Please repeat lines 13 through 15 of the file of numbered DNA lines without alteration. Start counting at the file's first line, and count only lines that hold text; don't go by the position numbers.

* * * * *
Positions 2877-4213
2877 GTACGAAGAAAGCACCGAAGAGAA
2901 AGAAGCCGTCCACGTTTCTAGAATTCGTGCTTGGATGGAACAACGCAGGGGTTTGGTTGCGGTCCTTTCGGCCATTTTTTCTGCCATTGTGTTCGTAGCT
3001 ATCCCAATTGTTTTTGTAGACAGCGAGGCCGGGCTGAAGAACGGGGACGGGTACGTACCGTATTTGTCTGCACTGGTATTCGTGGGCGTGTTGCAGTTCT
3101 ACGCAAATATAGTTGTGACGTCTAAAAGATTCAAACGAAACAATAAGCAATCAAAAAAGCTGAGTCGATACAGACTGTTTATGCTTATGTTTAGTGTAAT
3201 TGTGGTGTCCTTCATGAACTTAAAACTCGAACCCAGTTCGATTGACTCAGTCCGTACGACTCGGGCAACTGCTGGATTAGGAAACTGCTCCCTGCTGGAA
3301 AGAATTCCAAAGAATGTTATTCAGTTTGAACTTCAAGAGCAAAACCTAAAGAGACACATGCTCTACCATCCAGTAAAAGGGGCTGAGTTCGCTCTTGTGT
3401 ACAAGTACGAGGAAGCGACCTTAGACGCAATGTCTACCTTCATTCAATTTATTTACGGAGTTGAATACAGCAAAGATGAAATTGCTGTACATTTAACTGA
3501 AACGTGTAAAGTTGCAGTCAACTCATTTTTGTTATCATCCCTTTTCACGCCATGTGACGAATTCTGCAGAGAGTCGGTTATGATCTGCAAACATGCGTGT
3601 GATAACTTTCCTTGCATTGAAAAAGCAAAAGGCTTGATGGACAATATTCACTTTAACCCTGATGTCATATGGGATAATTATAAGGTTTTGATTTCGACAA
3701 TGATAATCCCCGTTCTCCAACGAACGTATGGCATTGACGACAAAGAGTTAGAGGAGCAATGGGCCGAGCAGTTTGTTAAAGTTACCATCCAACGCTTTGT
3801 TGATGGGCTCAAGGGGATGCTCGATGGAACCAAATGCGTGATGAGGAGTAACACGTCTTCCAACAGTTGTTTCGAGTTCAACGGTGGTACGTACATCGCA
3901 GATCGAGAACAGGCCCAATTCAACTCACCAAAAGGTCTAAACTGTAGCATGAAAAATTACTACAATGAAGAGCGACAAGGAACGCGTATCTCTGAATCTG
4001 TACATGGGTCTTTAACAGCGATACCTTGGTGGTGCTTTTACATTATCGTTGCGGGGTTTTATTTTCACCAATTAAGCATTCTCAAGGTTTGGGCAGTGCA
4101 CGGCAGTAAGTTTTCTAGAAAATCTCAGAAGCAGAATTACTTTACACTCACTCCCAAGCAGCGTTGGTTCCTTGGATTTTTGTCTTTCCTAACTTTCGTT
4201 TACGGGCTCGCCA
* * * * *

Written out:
3901 GATCGAGAACAGGCCCAATTCAACTCACCAAAAGGTCTAAACTGTAGCATGAAAAATTACTACAATGAAGAGCGACAAGGAACGCGTATCTCTGAATCTG
4001 TACATGGGTCTTTAACAGCGATACCTTGGTGGTGCTTTTACATTATCGTTGCGGGGTTTTATTTTCACCAATTAAGCATTCTCAAGGTTTGGGCAGTGCA
4101 CGGCAGTAAGTTTTCTAGAAAATCTCAGAAGCAGAATTACTTTACACTCACTCCCAAGCAGCGTTGGTTCCTTGGATTTTTGTCTTTCCTAACTTTCGTT